Coach Carlos Moya hinted that world No. 2 Rafael Nadal was in a dark place earlier this year and that Team Nadal had to act as psychologists. Nadal made it all the way in Acapulco without a dropped set just days before the ATP suspended the season due to the coronavirus outbreak.
The coronavirus pandemic put the rest of the season in jeopardy as people had to stay at home and many struggled to adapt to the new normal. "Nobody knows how Rafael Nadal has spent these months, what he’s been through” Moya told ABC, per Tennishead.
“Obviously, it has been a very unusual year, but for everyone. “People who do not see the day to day have not been aware of what these months have been. “They have not been easy, but hey. In the end, he has had an incredible attitude.
“It has been possible to achieve with a lot of work, the day to day was not easy. "In addition to his head and what he could think, there was the situation that has affected the whole world”. "We have had to act as psychologists for the whole team.
Those of us who have been with him every day have not been workers, we have had to be friends. There have been moments of uncertainty, difficult moments."
Moya says the main goal was accomplished as Nadal returned to his best
Nadal skipped the season restart in the United States over the coronavirus concerns.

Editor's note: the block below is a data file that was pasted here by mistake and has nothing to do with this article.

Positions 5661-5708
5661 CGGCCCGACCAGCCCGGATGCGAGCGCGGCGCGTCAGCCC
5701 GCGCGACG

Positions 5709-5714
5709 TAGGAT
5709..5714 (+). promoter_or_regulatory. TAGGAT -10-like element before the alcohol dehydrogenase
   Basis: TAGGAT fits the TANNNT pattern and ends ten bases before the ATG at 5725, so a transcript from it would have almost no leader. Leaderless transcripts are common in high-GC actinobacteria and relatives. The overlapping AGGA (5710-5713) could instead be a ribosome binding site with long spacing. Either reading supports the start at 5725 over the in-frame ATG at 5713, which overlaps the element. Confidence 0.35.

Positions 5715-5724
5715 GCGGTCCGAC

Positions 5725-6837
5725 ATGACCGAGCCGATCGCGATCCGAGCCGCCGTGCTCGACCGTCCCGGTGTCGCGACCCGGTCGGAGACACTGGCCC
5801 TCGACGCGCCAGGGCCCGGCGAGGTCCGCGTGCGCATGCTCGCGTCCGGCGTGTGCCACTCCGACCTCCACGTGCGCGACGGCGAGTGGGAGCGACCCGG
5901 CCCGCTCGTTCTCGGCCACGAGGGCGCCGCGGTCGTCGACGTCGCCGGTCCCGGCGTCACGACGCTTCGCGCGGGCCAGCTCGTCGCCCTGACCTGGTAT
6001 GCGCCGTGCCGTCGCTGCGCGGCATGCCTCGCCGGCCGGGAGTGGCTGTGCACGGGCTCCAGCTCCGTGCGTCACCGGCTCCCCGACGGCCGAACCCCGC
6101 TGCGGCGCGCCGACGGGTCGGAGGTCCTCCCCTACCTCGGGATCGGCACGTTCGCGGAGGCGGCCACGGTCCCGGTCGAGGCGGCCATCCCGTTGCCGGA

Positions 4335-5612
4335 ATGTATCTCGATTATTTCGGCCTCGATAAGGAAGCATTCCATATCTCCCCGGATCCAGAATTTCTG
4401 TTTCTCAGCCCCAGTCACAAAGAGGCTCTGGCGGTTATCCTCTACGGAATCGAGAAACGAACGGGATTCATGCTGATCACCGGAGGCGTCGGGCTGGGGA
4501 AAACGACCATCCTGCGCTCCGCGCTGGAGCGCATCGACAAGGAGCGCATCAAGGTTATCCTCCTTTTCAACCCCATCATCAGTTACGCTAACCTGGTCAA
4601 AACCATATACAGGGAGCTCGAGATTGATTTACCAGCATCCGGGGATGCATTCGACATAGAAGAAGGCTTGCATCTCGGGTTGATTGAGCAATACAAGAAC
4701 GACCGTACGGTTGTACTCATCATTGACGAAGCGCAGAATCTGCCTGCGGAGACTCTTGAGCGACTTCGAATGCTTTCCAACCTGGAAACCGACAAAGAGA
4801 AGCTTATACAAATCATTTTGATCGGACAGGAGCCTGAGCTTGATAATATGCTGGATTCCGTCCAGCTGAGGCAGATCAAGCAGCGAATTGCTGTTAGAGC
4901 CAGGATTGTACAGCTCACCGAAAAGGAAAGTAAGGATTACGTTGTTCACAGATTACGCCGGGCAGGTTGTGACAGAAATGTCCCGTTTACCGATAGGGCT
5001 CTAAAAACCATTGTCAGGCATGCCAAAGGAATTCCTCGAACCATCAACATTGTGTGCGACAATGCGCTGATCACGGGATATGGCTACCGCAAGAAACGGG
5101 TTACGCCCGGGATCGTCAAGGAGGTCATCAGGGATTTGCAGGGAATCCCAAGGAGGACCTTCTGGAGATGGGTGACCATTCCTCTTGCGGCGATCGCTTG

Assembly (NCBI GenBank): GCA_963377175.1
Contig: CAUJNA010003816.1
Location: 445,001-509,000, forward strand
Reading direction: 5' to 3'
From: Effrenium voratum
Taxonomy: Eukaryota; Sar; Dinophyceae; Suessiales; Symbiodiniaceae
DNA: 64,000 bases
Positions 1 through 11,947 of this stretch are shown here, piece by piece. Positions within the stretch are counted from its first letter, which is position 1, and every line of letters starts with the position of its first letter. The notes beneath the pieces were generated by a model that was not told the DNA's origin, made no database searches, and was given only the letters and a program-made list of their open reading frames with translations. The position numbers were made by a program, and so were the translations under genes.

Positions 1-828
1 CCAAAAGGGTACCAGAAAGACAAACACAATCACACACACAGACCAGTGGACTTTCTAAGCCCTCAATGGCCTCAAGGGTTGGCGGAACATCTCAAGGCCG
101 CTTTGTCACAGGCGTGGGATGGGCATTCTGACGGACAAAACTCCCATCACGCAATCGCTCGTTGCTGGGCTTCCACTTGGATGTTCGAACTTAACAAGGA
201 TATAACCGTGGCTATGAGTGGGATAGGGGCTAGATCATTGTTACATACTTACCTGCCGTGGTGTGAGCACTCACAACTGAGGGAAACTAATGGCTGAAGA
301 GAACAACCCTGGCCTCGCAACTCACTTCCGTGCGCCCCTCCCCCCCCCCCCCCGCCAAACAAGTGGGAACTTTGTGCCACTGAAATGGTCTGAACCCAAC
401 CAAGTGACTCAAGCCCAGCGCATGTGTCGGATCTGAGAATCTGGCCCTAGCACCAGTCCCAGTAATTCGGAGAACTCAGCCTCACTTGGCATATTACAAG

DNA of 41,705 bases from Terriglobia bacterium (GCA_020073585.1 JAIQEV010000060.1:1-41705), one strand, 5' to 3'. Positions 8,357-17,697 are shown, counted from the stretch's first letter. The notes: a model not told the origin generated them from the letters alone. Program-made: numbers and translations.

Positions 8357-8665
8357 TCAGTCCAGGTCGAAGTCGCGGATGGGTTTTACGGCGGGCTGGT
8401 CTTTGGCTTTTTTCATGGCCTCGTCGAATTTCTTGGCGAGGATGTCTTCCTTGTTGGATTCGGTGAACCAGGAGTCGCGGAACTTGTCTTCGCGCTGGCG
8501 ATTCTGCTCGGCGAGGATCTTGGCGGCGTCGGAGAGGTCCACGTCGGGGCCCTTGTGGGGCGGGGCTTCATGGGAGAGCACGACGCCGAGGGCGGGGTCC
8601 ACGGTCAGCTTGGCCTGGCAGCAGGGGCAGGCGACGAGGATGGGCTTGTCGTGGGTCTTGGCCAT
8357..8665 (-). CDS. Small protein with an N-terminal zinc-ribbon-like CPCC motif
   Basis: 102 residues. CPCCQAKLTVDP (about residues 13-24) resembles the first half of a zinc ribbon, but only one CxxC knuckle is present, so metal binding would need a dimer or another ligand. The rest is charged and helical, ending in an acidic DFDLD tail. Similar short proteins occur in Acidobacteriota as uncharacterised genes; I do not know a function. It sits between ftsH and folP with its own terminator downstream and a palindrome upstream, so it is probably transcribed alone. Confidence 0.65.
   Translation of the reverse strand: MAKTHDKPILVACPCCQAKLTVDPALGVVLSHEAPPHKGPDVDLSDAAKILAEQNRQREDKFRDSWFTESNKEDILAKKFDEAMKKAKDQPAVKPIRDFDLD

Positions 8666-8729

The Spaniard kicked off his season at the Rome Masters, where he picked up a shock quarterfinal defeat to Diego Schwartzman. Some thought this would be the year Nadal loses at the French Open but that wasn't the case as the Spaniard won it all at Roland Garros without a dropped set.
“Many factors come in: mental, adaptation, coping with it in the best possible way, overcoming bad times," Moya added. “There have been them in recent months, but we were clear about the goal and we tried to put that above all.
“The goal was to return to the Rafa Nadal of old, a competitive Rafa, enjoying tennis. That goal has been achieved”. After beating Novak Djokovic in the French Open final 6-2 6-0 7-5, Nadal was happy with the title but he was sad because the stands weren't full.
"We didn't enjoy, as always, a full crowd, an amazing atmosphere. So, yeah, not because I won the tournament I change my thoughts, no? The situation still sad. We are lucky enough to be able to practice, to play our sport, to have a tour," Nadal said in his press conference, per Max Gao.